What We Talk About When We Talk About Trade Rumors

The speculation about Dwight Howard and will-he-or-won’t-he stay in Orlando has been raging since before the season. It’s even become something of a running gag, with Howard letting it be known which teams he’d like to play for. There was Los Angeles and New Jersey. Then the Bulls. And tomorrow it will be somebody else, perhaps the Harlem Globetrotters. LeBron James’ flex when it came time for him to make “The Decision” has imbued every high-profile player contract negotiation with a new kind of flavor and when Chris Paul forced his trade to the Clippers, it put the entire idea of “the players play and the GMs manage” at risk.

While Howard holds the Magic hostage, on the other coast, Pau Gasol’s good name is being bandied about willy-nilly in all sorts of trade rumors. There are several intriguing (but probably doomed) scenarios in play, per Zach Lowe at SI. Some of them even involve the Timberwolves, where Gasol could come to play with Ricky Rubio in an Iberian Peninsula pairing that would result in more dishes than a tapas course. Lowe is right, though, to point out that none of them are tremendously likely.

Bottom line? Howard seems destined to move on from Orlando, either in a trade in the next couple weeks or at the end of the season. Gasol seems likely to stay in Los Angeles. What’s really fascinating, though, is how people are talking about each situation, and what each reveals about the way we talk about things.

Ben Golliver reported on Kobe Bryant’s perspective on the Gasol rumblings, and his line is just about what you’d expect from a loyal teammate: “[Y]ou got to be able to have all of yourself in the game and invested in the game … [I]t’s hard for [Gasol] to kind of invest himself completely … when he’s hearing trade talk every other day. I wish management would come out and either trade him or not trade him.”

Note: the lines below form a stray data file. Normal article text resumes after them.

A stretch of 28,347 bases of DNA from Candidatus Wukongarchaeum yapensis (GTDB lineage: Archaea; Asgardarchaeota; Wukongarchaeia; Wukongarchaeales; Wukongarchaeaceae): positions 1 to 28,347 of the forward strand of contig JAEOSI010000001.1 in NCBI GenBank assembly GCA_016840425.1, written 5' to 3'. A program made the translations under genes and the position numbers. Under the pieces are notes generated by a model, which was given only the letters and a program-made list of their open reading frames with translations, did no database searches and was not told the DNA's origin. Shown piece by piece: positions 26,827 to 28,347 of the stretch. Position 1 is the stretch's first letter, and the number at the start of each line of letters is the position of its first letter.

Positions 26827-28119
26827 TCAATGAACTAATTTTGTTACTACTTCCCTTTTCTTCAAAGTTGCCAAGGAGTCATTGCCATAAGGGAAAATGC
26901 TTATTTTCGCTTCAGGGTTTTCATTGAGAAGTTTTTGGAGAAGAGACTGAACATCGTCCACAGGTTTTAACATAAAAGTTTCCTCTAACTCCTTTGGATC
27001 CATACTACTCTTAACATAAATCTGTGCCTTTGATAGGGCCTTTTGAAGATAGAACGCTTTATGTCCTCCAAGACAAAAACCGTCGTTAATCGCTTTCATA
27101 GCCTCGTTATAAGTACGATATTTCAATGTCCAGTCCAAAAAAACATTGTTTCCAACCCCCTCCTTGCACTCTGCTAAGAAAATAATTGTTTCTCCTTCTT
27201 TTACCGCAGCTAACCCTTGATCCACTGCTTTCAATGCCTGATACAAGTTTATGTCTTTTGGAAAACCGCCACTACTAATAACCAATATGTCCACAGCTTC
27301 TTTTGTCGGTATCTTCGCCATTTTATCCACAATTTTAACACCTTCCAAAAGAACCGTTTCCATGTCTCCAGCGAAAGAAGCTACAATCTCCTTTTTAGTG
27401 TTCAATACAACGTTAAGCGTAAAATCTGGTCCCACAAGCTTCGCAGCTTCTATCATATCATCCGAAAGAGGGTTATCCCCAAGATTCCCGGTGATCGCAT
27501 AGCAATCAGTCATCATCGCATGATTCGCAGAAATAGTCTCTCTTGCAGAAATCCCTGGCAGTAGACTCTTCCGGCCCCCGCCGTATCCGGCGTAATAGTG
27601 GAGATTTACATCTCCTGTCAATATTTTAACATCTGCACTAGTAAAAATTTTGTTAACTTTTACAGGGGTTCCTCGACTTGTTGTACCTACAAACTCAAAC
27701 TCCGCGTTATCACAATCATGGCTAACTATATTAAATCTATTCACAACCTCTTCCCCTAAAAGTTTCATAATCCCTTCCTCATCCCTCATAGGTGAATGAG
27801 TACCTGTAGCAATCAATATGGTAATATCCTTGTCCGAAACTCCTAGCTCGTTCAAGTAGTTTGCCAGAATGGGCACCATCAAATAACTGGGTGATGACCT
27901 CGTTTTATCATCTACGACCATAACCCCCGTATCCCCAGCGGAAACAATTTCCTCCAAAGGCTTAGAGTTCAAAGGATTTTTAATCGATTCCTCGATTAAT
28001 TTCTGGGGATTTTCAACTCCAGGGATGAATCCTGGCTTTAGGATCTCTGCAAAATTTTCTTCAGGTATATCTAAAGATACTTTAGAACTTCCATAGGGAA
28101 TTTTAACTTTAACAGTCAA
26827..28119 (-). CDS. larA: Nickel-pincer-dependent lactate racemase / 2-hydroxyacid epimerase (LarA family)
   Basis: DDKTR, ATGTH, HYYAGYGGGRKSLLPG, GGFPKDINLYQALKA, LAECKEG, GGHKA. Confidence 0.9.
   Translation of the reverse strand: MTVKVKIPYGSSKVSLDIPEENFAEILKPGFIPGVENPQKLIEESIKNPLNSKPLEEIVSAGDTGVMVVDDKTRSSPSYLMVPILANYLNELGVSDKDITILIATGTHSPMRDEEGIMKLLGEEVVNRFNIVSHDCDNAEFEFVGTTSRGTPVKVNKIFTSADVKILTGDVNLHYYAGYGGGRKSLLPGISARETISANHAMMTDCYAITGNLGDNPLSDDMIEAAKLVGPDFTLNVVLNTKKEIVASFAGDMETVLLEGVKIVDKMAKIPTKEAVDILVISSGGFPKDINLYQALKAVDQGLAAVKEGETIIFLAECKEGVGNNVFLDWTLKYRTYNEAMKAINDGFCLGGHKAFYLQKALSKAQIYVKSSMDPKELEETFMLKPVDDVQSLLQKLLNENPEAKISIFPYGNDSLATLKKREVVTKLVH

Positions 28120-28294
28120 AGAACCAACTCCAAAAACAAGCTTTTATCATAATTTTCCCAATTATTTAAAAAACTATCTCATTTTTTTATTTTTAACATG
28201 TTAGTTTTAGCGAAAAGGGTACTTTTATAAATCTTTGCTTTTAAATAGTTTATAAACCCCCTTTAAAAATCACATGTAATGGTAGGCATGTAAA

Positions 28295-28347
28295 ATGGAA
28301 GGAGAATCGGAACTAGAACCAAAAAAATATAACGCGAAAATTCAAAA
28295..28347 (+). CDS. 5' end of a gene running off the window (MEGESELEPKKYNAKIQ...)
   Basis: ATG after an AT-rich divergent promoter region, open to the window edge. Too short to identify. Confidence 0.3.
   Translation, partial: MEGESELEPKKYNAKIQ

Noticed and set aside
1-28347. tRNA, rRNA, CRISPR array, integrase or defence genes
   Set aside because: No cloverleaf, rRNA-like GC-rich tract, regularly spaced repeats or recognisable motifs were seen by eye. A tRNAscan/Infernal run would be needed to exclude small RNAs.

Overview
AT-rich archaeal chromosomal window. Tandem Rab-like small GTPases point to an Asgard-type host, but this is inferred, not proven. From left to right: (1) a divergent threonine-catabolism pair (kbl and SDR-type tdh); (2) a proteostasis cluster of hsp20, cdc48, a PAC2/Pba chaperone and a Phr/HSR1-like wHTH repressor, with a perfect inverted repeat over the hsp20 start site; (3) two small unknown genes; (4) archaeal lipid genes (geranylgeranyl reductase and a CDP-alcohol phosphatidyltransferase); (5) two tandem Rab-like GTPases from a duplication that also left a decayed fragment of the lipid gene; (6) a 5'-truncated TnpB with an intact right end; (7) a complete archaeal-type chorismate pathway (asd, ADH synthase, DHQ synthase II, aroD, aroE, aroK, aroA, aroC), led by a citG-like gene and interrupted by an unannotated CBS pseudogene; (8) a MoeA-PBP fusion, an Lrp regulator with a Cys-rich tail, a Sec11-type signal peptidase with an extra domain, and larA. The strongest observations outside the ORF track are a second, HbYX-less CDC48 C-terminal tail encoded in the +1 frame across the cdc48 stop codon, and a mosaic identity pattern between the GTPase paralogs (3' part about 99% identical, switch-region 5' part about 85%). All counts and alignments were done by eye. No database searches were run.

What he’s saying is that all this trade talk is hurting a Lakers team who currently sit at 18-13 in the fifth spot in the Western Conference. That’s pretty good, but it’s not championship good, and championships are what L.A. does. The team is widely seen as underperforming this year. Unless a trade involving Gasol involves Howard, it’s going to be hard to find a trade that will improve the Lakers this season (as opposed to making room for more moves down the line). So what does Kobe do? Paint management (and also the media, clearly) as being behind all this, with the team unified behind the beleaguered Gasol.

Meanwhile, Howard, in an interview broadcast during the Magic/Heat game on Sunday, said, in essence, that none of the trade talk matters. I’m paraphrasing here because I can’t find the clip itself, but what he said was that there was business and there was the game, and that his teammates were with him 100% and that they understood what he was going through. Jeff Van Gundy found that laughable, and most viewers were probably inclined to agree. But it’s also hard to see how Howard saying anything else would help his team. His openness about wanting out of Orlando can’t be a plus for the team (who are 20-12 and sitin the fourth spot in the East), but it’s also probably the case that it’s not as damaging as we might like to believe.

Anything any player says is going to have several audiences, and each of those audiences is going to respond in a different way and with a different understanding. The interviews are conducted, manifestly, for the fans, the viewing public. Some will hear Kobe defending a teammate and Howard shutting out distractions to focus on the game. Others will hear Kobe demonizing the team’s management and Howard lying through his teeth. Management for each team will hear different things in it, as will each player’s teammates. On the surface, Bryant and Howard say almost completely opposite things—trade talk is a terrible distraction that takes away form team unity vs. trade talk is something that doesn’t even enter into the game—but really, each is talking in order to try and pull the team together.

Even more than contract negotiations, trade talks are where the commerce of the game collides headlong with the game itself. It is the place where our desire for a team that feels, works, and performs as a unit must wrestle with the bartering of athletic talent measured in cold hard stats and dollars. We’re never going to stop feeding the Trade Machine any more than the players are going to stop using rumors as fuel, as wounds, as motivation. In the end, what they have to say about them is less interesting than how they talk about them.

Steve McPherson

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